· The budget agreement reached by congressional leaders and the White House this week will prevent a sharp increase in Medicare premiums for more than 15 million older Americans and a deep cut in Social Security benefits for nine million disabled workers, but it will not alter the long-term financial outlook for either program, lawmakers and budget experts said Tuesday. (Pear, 10/27)
· The budget deal hammered out between the White House and congressional leaders Monday would stave off an unprecedented increase in 2016 Medicare premiums for millions of seniors and prevent a Social Security program for the disabled from becoming insolvent next year.
· Both are issues that have vexed Congress in recent months. Legislators had wanted to shore up the disability fund before its expected depletion at the end of next year, given the difficulty of addressing entitlements in an election year. The White House achieved its goal of keeping the program solvent and House Republicans won sought-after reforms. (Armour, 10/27)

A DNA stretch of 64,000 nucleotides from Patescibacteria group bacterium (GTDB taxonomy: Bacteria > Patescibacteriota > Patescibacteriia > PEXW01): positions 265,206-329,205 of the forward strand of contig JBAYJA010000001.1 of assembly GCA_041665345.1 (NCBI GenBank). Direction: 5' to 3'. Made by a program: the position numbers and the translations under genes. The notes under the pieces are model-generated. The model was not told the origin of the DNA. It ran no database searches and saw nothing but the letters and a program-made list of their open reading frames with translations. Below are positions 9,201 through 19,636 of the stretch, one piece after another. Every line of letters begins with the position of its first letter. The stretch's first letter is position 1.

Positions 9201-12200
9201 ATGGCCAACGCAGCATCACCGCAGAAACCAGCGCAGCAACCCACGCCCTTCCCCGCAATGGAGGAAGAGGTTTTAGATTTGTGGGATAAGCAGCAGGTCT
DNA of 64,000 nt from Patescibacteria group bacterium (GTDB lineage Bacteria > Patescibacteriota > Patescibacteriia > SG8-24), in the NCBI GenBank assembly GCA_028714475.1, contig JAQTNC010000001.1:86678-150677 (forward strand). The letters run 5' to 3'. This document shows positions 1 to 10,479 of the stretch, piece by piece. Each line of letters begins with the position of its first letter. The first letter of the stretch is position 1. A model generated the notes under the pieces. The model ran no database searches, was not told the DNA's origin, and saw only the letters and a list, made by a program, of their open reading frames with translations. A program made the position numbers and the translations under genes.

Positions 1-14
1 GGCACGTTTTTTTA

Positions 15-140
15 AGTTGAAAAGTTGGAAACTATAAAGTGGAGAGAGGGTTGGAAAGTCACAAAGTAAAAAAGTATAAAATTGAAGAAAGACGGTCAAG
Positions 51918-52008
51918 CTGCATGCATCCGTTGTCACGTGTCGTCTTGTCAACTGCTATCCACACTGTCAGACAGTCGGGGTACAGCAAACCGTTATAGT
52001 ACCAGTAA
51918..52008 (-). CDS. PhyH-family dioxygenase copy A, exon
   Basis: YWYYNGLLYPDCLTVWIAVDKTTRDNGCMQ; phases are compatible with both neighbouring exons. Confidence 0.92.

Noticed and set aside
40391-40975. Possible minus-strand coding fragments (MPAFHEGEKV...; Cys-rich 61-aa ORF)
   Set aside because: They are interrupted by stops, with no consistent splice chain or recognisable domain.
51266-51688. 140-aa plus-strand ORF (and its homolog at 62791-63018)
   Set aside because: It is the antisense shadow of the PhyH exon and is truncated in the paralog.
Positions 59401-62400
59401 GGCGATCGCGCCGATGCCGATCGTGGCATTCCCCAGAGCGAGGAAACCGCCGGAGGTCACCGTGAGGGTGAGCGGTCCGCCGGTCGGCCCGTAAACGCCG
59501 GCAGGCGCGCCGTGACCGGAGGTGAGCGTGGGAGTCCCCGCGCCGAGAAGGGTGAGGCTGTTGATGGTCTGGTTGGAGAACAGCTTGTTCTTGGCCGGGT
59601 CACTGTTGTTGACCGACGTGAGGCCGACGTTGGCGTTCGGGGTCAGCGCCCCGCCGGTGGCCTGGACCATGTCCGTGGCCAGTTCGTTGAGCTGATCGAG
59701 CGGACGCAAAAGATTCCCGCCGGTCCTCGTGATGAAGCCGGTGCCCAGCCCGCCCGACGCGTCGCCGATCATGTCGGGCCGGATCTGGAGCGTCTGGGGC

· The two-year budget deal that congressional leaders negotiated with the White House may not be the kind of sweeping accord that House Speaker John A. Boehner and President Obama once tried to hammer out, but its provisions will directly affect the lives of millions of Americans. Senior citizens will be spared a 52% increase in Medicare premiums that would otherwise have taken effect next year. ...
· And rather than being cut once again, spending will increase at the Pentagon and on domestic programs, including medical research and Head Start preschool programs. That last point, in particular, represents a setback for congressional Republicans, who have campaigned for a steady shrinking of most government functions. (Mascaro, 10/27)
· The tentative budget agreement forged by congressional leaders and the Obama administration will ward off a historic spike in Medicare premiums for the coming year, but it will nevertheless require nearly one in three older Americans to pay 17 percent more in monthly premiums for doctors’ visits and other outpatient care. (Goldstein, 10/27)